History of Ophthalmology: Sub auspiciis Academiae Ophthalmologicae Internationalis
ISBN/ASIN: 9780792308263,9789400906419 | 1990 | English | pdf | 150/150 pages | 3.08 Mb
Publisher: Springer Netherlands | Author: Charles H. Barnes (auth.), H. E. Henkes, Cl. Zrenner (eds.) | Edition: 1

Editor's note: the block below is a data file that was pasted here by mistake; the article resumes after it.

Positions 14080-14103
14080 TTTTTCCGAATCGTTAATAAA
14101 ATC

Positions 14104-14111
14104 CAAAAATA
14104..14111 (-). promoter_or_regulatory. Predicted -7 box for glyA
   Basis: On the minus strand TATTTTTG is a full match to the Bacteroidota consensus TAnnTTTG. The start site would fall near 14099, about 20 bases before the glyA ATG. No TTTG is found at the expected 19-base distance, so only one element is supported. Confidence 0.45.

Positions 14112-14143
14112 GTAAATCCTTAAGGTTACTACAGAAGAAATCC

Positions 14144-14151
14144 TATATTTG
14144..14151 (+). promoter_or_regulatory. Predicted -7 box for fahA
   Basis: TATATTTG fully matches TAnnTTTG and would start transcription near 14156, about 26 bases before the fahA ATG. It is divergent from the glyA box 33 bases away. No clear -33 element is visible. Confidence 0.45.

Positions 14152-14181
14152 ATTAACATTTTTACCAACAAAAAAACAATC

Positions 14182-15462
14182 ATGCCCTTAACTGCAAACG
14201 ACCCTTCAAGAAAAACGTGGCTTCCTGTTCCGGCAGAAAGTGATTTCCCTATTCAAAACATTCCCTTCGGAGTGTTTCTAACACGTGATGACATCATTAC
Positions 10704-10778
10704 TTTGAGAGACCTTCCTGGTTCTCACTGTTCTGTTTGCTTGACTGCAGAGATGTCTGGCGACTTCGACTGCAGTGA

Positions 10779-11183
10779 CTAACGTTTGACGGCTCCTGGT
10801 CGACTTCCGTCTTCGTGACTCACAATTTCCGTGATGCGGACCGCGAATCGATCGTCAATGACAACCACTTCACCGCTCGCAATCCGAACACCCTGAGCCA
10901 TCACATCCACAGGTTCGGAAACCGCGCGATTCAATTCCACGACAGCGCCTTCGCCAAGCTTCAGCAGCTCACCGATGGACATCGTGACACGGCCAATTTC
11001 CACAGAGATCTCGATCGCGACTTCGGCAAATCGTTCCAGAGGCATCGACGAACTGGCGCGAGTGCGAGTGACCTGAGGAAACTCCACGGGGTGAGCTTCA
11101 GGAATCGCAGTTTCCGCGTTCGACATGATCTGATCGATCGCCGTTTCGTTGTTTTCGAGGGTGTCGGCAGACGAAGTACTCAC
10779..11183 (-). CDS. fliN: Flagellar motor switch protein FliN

When the eyeball is indented in total darkness, within less than 200 mil liseconds an oval or quarter-moon shaped spot of light is perceived in the part of the visual field corresponding to the indented region of the retina. In the seconds following, this phosphene extends across the whole visual field and alters in structure during further eyeball indentation. It is then seen as irregular large bright spots of light, finely structured moving light grains ('light nebula') and stationary bright stars. Regular geometrical patterns appear only when both eyes are indented simultaneously . When the eyeball deformation is released, part of the retina again lights up for another one or two seconds and curved light lines are seen following the course of the larger retinal vessels (Fig. 1). In the following we will review the history of this phenomenon, which played an important role during the first 2200 years of vision theories and in the development of models to explain normal vision. 2. Pre-Socratic philosophers, Plato and Aristotle Alcmaeon of Croton (6-5th century B. C. ), who was a member of the Pythagoraean sect and one of the founders of Greek medicine, was the first to describe mechanical deformation of the eyeball leading to light sensa tions. According to Aristotle's pupil Theophrast of Eresos, Alcmaeon report ed that 'the eye obviously has fire within,for when the eye is struckfireflashes out' [2, p. 88].